'The late great John Muir said that “Wilderness is a necessity”. This statement has been rolling around my head a lot recently, there are so many things that people consider a necessity in the modern age. The latest phone? A high paying job? A big bank balance? But let's be honest, that's all bull. Suffering the rat race for weeks on end you soon realise that none of that matters and that the really important things in life start when you leave the sprawls of society behind.'
Words & Photography by Tom Allport | @tom_allport
Escaping to nature, fresh air, solitude, space, that's all so much more important than anything I just listed there, and what better way to do it than packing up a van with 2 of your best friends and a week's worth of gear and heading north to the beautiful Lakes.
I had only been to the Lake District twice, flying visits as a child, before I truly appreciated the great outdoors. Connor and Sam had never been and as Con was back visiting from New Zealand after the best part of 3 years, it seemed fitting that we caught up whilst exploring a part of our own shores that none of us had ever properly experienced. One thing you quickly realise when driving an almost 30-year-old campervan on your first proper trip together is that, although they're slow and loud, you're basically driving around in your house and that's a very liberating feeling, our first taste of van life and it plastered smiles across all of our faces.
Arriving at the end of England’s deepest lake and at the foot of it’s tallest mountain just after sunset, Wasdale Head played a base for the first couple of nights. With no mobile signal, bright stars, a warm fire, cold beers and a few steaks we caught up into the night and, after a surprisingly comfortable sleep, woke early to tackle Scafell Pike.
Blessed with good weather we managed to stay dry throughout the whole ascent and descent, we couldn’t imagine those slippery near vertical cobblestone sections in the rain and each of us still ended up on our arses at some point. The effort totally rewarded us at the top, with stunning views west over Wast Water towards the sea and east further into the Lake District, the stunning winter light getting better and better towards sunset.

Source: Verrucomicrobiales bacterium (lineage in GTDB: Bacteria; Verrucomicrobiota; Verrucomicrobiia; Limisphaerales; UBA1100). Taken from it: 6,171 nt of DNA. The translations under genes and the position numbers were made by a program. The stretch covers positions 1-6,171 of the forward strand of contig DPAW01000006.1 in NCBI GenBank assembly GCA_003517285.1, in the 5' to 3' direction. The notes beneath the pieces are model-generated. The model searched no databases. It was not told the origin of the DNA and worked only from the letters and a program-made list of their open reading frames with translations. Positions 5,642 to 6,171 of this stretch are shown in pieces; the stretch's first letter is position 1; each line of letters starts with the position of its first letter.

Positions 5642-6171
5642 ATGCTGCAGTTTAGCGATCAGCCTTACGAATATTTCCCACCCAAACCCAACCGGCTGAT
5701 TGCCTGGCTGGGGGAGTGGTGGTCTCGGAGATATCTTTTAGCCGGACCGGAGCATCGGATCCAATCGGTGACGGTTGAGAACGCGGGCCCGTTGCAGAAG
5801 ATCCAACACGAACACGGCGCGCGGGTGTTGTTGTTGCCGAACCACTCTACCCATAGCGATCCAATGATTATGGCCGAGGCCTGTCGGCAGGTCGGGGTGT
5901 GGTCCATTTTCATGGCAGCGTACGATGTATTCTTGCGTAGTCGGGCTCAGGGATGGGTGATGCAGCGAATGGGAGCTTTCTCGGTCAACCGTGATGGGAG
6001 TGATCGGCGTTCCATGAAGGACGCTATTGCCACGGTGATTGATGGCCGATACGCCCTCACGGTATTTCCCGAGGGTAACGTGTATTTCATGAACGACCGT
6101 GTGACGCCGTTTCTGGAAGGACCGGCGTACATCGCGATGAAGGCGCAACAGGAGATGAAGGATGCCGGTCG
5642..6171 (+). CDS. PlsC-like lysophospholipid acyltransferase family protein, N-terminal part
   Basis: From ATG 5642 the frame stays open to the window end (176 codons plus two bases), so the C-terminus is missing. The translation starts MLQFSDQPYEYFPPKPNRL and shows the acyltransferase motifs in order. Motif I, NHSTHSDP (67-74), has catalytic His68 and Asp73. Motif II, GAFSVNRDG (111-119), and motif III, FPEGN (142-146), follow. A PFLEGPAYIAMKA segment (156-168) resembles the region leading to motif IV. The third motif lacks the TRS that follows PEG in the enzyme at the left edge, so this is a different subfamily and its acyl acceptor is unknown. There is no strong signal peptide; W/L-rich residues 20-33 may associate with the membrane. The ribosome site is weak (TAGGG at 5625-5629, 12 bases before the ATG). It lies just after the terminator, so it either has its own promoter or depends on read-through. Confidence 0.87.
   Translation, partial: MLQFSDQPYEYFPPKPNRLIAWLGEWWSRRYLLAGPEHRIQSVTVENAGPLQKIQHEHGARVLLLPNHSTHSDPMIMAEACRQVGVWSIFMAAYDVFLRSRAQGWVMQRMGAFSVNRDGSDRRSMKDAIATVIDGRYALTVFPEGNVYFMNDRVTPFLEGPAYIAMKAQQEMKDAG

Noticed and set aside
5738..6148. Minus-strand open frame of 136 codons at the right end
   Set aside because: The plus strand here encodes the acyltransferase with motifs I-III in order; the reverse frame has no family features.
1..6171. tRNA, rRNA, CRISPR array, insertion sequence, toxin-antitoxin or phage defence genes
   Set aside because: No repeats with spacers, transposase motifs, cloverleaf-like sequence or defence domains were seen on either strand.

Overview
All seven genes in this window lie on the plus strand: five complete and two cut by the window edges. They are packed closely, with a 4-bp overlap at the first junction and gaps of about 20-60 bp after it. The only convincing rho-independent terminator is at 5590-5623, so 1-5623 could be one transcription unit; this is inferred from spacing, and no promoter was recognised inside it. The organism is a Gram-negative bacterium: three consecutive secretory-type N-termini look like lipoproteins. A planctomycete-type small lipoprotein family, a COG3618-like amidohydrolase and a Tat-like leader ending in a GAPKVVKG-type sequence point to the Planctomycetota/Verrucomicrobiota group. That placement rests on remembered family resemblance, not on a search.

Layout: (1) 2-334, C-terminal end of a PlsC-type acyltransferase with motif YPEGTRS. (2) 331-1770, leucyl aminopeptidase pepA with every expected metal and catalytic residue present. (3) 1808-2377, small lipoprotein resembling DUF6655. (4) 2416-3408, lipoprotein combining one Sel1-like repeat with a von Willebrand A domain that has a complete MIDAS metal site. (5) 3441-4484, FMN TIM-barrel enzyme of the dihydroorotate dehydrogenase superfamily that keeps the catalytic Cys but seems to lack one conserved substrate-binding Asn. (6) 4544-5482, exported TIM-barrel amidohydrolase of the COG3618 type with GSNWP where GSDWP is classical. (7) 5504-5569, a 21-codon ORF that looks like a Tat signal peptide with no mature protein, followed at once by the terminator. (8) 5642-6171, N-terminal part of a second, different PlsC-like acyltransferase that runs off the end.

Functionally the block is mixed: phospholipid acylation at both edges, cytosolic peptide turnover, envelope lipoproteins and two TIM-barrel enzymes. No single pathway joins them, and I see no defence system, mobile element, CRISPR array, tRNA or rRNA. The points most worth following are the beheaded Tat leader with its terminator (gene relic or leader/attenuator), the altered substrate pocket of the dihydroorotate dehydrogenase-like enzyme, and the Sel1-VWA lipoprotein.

With aching legs, we spent the night in the pub reminiscing and drinking good beer. The next day saw us point the van, dubbed Graham, east towards Keswick passing through Whinlatter forest. I feel at home in the woods so we spent a couple of hours exploring the expanses of pine forest and fire roads. The quiet forest felt like a different planet compared to the blustery peak of Scafell Pike.
After camping for our 3rd night in Keswick we awoke early again to views across Derwent Water, a quick scan over the map and we decided to head for Helvellyn for what we hoped would be an easier hike. Completely unprepared we only made it about 2/3s of the way up, but with views like this, we could hardly complain.
We descended again for a hike around Thirlmere Reservoir instead, a much easier and relaxed option and we scoped out camp for our final night, the best of the trip. With a forest leading right to the shore of Thirlmere it was a beautiful mix of all the landscapes that the lakes have to offer, a view of mountains across the expanse of water and dense forest to your back.
We parked up back from the shore in a quiet sheltered spot, lots of wood and lots of whiskey to keep us warm, Sam rustled up the tastiest pasta I think any of us had ever eaten and we talked and laughed long into the night, blessed again by a clear one with bright stars, something that should never be taken for granted. We left Thirlmere and the Lakes on the coldest morning of the trip but the view we woke up to easily made up for the fact we had been sleeping in a metal box with a layer of ice on it. This trip definitely left a lasting impression on us all and I’m sure when we all find ourselves back on home soil in the future we will be itching to return and explore this gorgeous part of the country again… and it has only instilled the idea in my head that wilderness really is a necessity.